Association for Asian Studies Conference Review - Deanna Kolberg

The 2017 Association for Asian Studies (AAS) Conference went from March 16th - 19th in Toronto, Canada.  In this series of posts, several LRCCS students share their experiences there.  This first post is written by Deanna Kolberg, LRCCS PhD candidate.

Deanna Kolberg   PhD Candidate History Comparative Politics; Authoritarian Institutions; Regime Change in Asia

Deanna Kolberg

PhD Candidate
Comparative Politics; Authoritarian Institutions; Regime Change in Asia

What more could a grad student want than good food, a cool city, and the chance to hear the newest work in Asian Studies! This year’s Association for Asian Studies Conference was held in Toronto - a city particularly known for having great authentic Japanese, Korean, and Chinese food. In addition to stuffing my face with Ramen, Jianbing, and Japanese Cheesecake, I attending panels on topics of democratization in Asia, street-level bureaucracy, opposition to authoritarianism, and others. 

In this post I’ll describe one panel presentation that I particularly enjoyed during the conference and how two of these presentations on the panel can serve as a jumping-off point for further research. I’m really excited about the work in Chinese studies that focuses on the subnational level. My personal affinity in political science research leads me to believe that we can gain more traction on interesting questions by looking at local bureaucracy and the provision of goods and services: the bread and butter of authoritarian resilience. It’s telling that arguably the largest challenge to President Xi Jinping’s rule was Bo Xilai, a politician who operated far away from Beijing and drew power from decentralization. In general, I think some of the most interesting questions in Chinese politics today deal with decentralization in an authoritarian regime. We all know that China is really, really big and so an authoritarian state must employ strategies to compel their local agents to follow instructions, and likewise these local agents have some freedom to deviate from the central plan. 

Vivian Zhan, a political scientist at the Chinese University of Hong Kong, addressed Xi Jinping’s famous anti-corruption campaign in a different light. Usually political scientists like to discuss the fly and tiger approach to corruption cleanup as a way for Xi Jinping to root out his enemies across the country and throughout the deep bureaucratic state in China. This publicly denigrates and politically demolishes people accused of corruption and warns others that their tenure is easily cut short, says the authoritarian resiliency literature. Vivian’s work however shows that anticorruption may be used to stimulate growth. A massive dataset of work reports of central and local prosecutors from 1999-2009 show patterns in where the state goes after corruption and issue areas that general work reports highlight as priorities in that year. Roughly, her work suggests that corruption prosecutors are working in tandem with economic growth targets. While her brief presentation never addressed the connection between her work and Yuen Yuen Ang’s I think the crossover is really interesting. Yuen’s book How China Escaped the Poverty Trap shows that much of China’s industrialization can be attributed to the successful usage of “bad” institutions already existing in China. Corruption and Patronage are generally thought to prevent economic growth but Yuen suggests they instead help to build markets, and “good” institutions free of corruption and patronage sustain markets after they are built. Combining their work, I would expect to see a geographic range based on levels of development: root out corruption in the booming markets on the East Coast, and keep corruption, for a limited time, inland to help build markets.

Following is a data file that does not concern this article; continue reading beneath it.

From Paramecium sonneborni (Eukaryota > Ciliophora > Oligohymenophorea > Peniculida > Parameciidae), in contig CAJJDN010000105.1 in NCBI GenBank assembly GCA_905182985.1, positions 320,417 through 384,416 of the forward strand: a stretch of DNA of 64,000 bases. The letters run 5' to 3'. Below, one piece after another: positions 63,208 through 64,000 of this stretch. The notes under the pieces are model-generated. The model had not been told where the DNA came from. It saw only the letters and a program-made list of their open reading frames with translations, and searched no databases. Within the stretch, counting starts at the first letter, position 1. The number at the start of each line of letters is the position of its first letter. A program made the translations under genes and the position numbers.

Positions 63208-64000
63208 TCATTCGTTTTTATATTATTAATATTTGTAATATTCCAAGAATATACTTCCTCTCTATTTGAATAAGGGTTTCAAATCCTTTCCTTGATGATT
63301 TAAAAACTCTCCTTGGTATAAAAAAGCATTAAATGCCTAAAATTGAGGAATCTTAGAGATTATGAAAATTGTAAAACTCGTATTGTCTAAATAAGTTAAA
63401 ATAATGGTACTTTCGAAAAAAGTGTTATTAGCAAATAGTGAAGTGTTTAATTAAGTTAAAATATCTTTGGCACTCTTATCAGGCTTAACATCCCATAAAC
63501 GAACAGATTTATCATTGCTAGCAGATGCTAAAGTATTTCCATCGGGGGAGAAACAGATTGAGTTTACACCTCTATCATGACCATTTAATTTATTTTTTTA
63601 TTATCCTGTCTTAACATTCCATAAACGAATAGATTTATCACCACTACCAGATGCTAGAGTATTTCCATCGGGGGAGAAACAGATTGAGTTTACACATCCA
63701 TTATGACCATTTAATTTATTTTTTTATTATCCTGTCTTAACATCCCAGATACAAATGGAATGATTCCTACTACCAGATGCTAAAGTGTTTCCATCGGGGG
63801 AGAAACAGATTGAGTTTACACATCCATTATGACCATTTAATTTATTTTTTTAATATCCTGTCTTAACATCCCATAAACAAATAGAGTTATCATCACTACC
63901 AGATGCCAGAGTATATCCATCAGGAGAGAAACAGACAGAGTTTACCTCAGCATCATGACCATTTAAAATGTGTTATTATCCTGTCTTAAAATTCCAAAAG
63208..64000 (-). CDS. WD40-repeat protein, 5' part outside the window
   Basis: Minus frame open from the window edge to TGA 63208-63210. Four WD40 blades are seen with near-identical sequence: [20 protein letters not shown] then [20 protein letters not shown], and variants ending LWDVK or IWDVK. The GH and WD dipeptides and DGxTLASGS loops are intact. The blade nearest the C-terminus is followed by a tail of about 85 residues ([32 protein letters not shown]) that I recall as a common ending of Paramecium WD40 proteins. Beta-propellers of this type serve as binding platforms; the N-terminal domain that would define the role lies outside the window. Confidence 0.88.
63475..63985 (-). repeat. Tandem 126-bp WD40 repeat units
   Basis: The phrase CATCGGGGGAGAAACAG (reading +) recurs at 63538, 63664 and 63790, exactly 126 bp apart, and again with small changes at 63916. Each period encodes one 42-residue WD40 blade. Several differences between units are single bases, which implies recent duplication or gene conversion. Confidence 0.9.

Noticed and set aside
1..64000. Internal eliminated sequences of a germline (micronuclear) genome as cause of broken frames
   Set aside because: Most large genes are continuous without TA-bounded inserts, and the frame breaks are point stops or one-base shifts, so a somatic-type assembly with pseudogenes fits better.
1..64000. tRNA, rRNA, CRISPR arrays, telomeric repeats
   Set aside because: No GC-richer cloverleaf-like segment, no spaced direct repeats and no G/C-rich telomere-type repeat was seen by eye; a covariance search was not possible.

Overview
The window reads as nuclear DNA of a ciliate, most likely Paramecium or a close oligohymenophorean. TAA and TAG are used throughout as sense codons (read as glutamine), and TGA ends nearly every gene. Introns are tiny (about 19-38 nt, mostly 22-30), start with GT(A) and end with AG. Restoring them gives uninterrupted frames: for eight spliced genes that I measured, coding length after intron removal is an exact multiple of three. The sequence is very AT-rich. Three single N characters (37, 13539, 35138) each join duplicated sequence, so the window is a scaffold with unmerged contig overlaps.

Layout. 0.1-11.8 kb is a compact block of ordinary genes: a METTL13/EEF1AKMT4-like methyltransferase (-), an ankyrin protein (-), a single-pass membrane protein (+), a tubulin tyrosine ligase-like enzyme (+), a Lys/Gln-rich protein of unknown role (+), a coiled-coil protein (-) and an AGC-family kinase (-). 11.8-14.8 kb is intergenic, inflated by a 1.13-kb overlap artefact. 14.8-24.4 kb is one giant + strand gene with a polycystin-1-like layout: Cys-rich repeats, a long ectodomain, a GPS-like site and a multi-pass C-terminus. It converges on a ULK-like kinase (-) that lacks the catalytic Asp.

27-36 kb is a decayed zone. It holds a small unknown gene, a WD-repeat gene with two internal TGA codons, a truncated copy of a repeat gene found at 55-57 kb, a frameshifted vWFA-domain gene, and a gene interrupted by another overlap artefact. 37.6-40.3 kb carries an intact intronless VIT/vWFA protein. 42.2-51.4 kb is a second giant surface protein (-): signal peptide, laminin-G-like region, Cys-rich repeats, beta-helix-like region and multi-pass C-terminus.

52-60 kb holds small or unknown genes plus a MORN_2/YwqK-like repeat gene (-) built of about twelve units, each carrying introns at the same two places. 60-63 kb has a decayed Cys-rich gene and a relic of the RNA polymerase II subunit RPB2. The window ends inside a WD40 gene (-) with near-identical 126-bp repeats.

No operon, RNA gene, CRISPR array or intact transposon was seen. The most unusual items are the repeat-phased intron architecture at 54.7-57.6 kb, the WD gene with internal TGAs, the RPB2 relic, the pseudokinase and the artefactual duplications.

I also really enjoyed hearing about Sara Newland’s audit experiment in Taiwan. She sent out requests through local government online request boards and varied only the name of the requester: some emails were sent using a Han name and others were sent using an indigenous name. While her work didn’t demonstrate much systematic bias, the method of her research is intriguing. She suggests that local level bureaucrats in Taiwan have an immense database of requests for help with public service complaints disaggregated to the county level. This data could be used on research on a central tenet of political science: resource distribution, political responsiveness, and bureaucratic capacity. I hope to see more research using this type of data in Taiwan! 

Stay tuned for more insight into AAS 2017